It's pretty clear that Black Panther has more meaning for race and diversity than your average Marvel superhero movie. This movie means a lot in terms of black pride and representation - and has much cultural significance in America as a whole.
Personally, I loved the diversity and representation. However, I disliked how the plot centered on a Wakanda-Wakanda conflict. I realize that this movie was based on a Marvel comic, but I wish Marvel could’ve picked a different storyline for the first Black Panther movie. Many people take Wakanda to represent beautiful Africa. Outside of Wakanda’s fictional reality, there is already so much negative publicity around intra-African conflicts, wars, and struggles. I don’t like the fact that the movie fictionally reinforced the stereotype and narrative of African conflict. I would’ve appreciated it if Black Panther fought off an external villain in defense of a unified Wakanda. Such a narrative would’ve had a more positive impact on racial dynamics and diversity, especially given the power of such a blockbuster movie and story. I know the realm of the Marvel universe and saga has its course including the tie-in with the rest of the Avengers, but portraying a story with a unified Wakanda would’ve been that much more inspiring. Black Panther is just so impactful given the current state of movies and society. Overall, I think Black Panther did a fantastic job with the natural representation while still being an exciting superhero movie.
I was so happy that there were such strong black women depicted in the movie. Seeing the character of Shuri, Black Panther’s little sister, shine as a technological genius was empowering. Not only was she feisty, but she was also smart, sharp, and loyal. Watching Okoye’s character was also inspiring. I appreciate how the movie showed both her soft and loving side as well as her top-notch warrior spirit and skills. The way she balanced the conflict of her internal values was very noble and relatable for all. I thought the movie portrayed women of color in a very nuanced and meaningful way.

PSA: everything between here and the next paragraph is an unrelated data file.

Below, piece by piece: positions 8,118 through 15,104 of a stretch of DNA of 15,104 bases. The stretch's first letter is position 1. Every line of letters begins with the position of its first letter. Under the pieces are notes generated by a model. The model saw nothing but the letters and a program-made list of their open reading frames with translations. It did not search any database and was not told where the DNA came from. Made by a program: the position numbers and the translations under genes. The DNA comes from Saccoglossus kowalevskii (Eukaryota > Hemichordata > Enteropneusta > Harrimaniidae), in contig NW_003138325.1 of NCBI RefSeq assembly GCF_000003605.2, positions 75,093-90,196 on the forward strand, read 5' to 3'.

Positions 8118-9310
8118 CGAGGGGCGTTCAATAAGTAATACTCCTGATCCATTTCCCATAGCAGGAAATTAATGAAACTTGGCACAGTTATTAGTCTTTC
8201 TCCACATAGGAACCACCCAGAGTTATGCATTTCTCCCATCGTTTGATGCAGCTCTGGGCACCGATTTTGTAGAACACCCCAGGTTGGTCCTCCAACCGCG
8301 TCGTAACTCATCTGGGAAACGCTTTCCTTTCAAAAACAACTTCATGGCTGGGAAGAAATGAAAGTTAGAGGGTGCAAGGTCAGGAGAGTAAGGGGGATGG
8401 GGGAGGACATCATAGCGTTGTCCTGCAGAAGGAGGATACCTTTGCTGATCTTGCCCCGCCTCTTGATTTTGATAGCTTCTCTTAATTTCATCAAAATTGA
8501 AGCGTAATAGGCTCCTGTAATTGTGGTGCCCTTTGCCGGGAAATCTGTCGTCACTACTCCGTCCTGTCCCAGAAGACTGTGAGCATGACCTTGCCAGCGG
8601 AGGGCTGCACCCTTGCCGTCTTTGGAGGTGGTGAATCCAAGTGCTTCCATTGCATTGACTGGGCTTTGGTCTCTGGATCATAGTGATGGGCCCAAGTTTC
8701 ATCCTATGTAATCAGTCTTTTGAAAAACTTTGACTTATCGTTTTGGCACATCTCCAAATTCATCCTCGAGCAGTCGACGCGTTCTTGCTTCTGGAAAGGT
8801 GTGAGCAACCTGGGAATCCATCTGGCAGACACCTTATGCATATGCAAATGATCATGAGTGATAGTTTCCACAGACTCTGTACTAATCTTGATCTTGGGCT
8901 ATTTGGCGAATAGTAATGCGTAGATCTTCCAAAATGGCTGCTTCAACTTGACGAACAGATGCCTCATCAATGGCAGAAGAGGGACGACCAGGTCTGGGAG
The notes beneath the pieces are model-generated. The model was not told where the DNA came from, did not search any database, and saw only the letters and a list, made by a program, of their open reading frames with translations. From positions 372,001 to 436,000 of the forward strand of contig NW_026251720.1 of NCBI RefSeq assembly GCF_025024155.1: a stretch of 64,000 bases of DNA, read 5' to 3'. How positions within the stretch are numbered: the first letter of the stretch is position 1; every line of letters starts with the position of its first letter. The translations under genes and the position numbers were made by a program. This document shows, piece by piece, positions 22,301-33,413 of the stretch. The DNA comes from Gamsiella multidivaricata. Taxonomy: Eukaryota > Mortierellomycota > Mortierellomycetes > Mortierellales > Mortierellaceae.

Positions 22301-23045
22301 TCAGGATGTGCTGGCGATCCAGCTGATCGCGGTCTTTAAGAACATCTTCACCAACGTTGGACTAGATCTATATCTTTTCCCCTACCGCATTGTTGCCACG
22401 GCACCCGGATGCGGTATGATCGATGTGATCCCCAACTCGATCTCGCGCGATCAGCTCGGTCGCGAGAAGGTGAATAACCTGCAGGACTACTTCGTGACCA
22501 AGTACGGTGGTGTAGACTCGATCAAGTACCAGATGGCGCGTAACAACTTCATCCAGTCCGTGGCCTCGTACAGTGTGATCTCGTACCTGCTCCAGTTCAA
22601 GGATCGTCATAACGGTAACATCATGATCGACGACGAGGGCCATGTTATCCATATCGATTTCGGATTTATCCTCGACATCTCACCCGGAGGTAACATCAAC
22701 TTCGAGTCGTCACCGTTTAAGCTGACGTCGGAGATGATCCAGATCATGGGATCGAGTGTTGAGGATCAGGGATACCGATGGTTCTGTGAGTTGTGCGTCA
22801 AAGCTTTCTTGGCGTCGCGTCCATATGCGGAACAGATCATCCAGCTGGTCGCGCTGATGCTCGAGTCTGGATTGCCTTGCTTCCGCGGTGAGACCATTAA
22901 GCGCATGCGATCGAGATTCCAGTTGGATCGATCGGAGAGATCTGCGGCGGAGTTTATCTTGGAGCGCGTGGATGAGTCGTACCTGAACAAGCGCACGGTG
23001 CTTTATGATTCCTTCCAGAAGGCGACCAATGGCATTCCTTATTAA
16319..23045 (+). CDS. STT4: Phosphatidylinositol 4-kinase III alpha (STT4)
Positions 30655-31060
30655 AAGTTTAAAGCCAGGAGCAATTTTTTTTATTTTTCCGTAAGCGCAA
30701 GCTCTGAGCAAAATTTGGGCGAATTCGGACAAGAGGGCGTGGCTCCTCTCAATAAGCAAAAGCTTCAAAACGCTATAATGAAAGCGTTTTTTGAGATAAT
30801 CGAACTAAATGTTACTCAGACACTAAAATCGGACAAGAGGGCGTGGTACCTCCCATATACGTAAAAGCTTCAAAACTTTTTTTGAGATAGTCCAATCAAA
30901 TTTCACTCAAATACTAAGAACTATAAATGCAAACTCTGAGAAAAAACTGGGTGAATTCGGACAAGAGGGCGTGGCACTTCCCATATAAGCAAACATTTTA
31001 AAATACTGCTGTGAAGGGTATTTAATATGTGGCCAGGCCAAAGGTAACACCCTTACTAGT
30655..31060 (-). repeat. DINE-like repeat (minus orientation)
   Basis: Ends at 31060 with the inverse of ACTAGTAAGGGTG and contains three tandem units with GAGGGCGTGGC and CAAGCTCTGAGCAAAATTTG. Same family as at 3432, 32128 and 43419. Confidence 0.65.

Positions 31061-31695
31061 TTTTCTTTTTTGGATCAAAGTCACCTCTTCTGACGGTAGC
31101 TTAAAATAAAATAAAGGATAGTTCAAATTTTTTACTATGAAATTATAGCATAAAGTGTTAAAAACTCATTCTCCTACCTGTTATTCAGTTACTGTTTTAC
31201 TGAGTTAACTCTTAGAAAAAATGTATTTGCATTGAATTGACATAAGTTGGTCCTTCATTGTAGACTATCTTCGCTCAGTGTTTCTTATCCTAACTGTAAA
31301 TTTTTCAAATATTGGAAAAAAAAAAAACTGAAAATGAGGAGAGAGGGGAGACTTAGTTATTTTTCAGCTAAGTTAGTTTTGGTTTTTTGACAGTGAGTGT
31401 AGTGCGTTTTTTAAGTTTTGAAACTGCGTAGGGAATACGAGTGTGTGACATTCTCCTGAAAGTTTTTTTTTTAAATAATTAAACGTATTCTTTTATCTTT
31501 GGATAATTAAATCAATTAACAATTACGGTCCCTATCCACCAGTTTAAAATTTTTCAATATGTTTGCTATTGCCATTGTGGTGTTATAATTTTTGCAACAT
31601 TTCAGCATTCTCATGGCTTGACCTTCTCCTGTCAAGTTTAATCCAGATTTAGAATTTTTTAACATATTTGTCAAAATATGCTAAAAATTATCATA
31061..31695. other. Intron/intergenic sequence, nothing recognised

Not only was Black Panther an excellent superhero movie, but it also brings diversity to the forefront. The reason this movie is so significant for diversity is because it’s the only one. Specifically, it’s the only feature superhero film with such a diverse cast (diversity is defined as an approach away from the typical all-white cast). The fact that all the main characters and stars are black is pretty epic. Because of the rarity of such stories, people take Black Panther to represent so much more than just an action film. In contrast, any film with an all-white cast in traditional European clothing would not be taken by people to represent all of Europe, because such stories are ubiquitous. We need more movies and stories with diversity so that wholesome representations of all humans can be the new normal! Overall, Black Panther did a pretty great job in terms of both action and diversity. Originally Published: July 12, 2018
King T'Challa returns home to the reclusive, technologically advanced African nation of Wakanda to serve as his country's new leader. However, T'Challa soon finds that he is challenged for the throne by factions within his own country as well as without. Using powers reserved to Wakandan kings, T'Challa assumes the Black Panther mantle to join with ex-girlfriend Nakia, the queen-mother, his princess-kid sister, members of the Dora Milaje (the Wakandan 'special forces') and an American secret agent, to prevent Wakanda from being dragged into a world war.
King T’Challa / Black Panther
Michael B. Jordan
N'Jadaka / Erik 'Killmonger' Stevens